The term AIOps stands for Artificial Intelligence for IT operations. Originally coined by Gartner in 2017, it refers to the way data and information from an application environment are managed by an IT team , in this case, using AI. Gartner’s definition: “AIOps platforms utilize big data, modern machine learning and other advanced analytics technologies to directly and indirectly enhance IT operations (monitoring, automation and service desk) functions with proactive, personal and dynamic insight. AIOps platforms enable the concurrent use of multiple data sources, data collection methods, analytical (real-time and deep) technologies, and presentation technologies.
Since AIOps is an emergent space, the definition is highly fluid. But the core elements consist of: Machine Learning, Performance baselining, Anomaly detection,Automated root, Predictive insightsee cause analysis
Precision Medicine: Genomic is the branch of molecular biology which deals with the structure, evolution, function, and mapping of genomes. It looks for the links to disease from the information obtained from the DNA.
When combined with AI, it is possible to spot cancer and some vascular diseases at a very early stage. Moreover, it can predict the health issues the patients might face based on their genes. Also, AI helps with medical parts machining thus reducing the chances of error in operation.
According to PwC estimates, 40% of mileage in Europe could be covered by autonomous vehicles by 2030. Currently, most companies are still developing the technology behind these machines. According to the US Department of Transportation, 63.3% of the $1,139 billion of goods shipped in 2017 were moved on roads. Had autonomous vehicles been enlisted to do the hauling, the transport could have been organized more efficiently, and the need for human effort vastly diminished. Machines can drive for hours without losing concentration. Road freight is globally the largest producer of emissions and consumes more than 70% of all energy used for freight. Every optimization made to fuel usage and routes will improve both energy and time management. The good news here is that there are already advanced tests of the technology. Volvo has recently introduced Vera, the driverless track aimed at short-haul transportation in logistics centers and ports. Its fleet of cars is able to provide a constant logistics stream of goods with little human involvement. In a related bid, US grocery giant Kroger recently started tests of unmanned delivery cabs, sans steering wheel and seats, for daily shopping. Bolder still are those companies (including Uber) testing their autonomous vehicles on the roads of real towns, while others build models running in sophisticated simulators.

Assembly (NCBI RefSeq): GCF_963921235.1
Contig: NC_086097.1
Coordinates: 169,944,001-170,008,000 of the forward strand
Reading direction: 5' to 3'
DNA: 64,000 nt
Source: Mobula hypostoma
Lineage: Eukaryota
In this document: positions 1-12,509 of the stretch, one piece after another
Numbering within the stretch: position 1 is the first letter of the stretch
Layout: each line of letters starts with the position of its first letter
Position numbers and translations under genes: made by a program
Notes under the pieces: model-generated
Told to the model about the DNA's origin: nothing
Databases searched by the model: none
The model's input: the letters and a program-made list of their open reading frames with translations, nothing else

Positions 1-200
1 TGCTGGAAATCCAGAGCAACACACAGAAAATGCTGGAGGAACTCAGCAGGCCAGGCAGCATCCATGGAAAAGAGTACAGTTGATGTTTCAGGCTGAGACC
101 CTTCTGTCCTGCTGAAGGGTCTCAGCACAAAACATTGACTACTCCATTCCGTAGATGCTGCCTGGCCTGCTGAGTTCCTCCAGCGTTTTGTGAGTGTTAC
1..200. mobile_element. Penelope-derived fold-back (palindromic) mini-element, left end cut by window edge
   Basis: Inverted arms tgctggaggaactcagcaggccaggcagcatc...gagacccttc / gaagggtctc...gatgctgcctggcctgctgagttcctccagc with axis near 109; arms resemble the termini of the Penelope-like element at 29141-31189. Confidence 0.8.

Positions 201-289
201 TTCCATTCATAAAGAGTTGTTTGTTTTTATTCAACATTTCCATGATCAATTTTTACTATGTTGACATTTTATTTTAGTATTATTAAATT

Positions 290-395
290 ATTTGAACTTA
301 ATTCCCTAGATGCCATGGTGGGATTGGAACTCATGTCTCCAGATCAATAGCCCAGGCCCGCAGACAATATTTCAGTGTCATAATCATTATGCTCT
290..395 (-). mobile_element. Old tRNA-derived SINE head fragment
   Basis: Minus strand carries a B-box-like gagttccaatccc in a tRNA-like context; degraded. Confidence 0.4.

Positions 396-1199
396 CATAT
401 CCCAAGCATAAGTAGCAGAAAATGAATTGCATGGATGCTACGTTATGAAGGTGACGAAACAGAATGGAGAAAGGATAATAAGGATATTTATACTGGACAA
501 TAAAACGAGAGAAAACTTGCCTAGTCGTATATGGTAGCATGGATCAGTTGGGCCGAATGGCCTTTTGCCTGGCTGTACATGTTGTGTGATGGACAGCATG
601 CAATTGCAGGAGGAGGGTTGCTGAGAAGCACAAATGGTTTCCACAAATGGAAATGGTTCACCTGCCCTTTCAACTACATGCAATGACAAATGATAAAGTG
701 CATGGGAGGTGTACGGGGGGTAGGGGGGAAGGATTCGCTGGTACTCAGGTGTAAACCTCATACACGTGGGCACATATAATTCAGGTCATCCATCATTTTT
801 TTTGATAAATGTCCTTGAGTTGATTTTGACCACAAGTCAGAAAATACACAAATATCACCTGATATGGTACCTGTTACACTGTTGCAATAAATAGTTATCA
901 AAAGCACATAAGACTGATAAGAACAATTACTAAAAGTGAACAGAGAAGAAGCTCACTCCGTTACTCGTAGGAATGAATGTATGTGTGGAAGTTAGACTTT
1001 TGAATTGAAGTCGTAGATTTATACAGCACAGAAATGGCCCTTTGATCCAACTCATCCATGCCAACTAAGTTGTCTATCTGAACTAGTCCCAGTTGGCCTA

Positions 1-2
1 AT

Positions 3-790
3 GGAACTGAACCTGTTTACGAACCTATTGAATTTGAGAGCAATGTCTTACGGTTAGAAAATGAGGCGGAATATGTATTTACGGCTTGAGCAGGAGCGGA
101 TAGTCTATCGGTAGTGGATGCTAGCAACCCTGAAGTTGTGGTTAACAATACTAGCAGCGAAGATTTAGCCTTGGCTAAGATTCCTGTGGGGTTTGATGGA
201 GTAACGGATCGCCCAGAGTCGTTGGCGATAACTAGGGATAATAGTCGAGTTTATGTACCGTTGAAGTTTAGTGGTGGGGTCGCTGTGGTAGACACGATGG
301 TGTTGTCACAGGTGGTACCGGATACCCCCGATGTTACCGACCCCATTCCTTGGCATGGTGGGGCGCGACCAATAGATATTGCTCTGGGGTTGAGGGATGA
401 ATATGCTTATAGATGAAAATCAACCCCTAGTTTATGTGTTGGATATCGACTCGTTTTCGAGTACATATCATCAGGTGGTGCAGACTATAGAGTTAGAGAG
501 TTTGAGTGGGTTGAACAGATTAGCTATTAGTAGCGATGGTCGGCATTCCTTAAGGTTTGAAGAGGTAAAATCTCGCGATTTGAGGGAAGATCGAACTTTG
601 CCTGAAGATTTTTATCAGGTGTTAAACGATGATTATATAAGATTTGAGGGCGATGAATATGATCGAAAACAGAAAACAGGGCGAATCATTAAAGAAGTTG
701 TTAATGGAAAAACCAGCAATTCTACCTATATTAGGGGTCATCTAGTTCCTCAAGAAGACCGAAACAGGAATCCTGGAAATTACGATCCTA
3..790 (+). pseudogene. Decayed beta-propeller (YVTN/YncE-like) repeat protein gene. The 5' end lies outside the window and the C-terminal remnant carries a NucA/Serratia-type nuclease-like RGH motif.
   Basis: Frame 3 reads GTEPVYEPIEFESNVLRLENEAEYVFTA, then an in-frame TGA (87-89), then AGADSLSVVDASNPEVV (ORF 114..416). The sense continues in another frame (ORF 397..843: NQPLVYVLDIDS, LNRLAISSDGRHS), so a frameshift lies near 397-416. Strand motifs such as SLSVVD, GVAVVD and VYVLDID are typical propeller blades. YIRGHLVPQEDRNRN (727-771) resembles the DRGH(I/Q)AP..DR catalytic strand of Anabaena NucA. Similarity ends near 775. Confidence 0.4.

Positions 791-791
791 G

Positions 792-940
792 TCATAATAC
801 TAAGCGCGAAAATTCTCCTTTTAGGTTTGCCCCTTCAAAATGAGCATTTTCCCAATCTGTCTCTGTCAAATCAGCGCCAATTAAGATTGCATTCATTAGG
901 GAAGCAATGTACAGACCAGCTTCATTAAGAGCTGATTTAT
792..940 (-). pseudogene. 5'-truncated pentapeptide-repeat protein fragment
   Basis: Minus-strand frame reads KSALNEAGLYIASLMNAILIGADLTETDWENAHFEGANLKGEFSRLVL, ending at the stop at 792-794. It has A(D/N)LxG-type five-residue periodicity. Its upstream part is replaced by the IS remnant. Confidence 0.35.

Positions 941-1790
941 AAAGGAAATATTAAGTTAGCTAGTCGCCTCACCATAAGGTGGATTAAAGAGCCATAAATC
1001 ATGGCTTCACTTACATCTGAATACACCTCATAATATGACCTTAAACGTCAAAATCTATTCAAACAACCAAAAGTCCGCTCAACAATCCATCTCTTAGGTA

This past year has seen a rise in public scepticism around AI and rightly so. If all of these technologies are applied without rigorous ethical frameworks or with no input from the general public, we will continue to see applications that skirt privacy, ignore environmental and societal implications and even limit human autonomy. With this in mind, we continue to see the emergence of ethics committees, organisations and frameworks specifically for AI. In December 2018, a draft was published of the AI Ethics Guidelines produced by the European Commission’s High-Level Expert Group on Artificial Intelligence.
This group, of which the Insight Centre for Data Analytics’ Barry O’Sullivan is vice chair, has come up with several recommendations on a European level for development of trustworthy AI.
Trustworthy AI, it says, has two components:
1) it should respect fundamental rights, applicable regulation and core principles and values, ensuring an ‘ethical purpose’
2), it should be technically robust and reliable since, even with good intentions, a lack of technological mastery can cause unintentional harm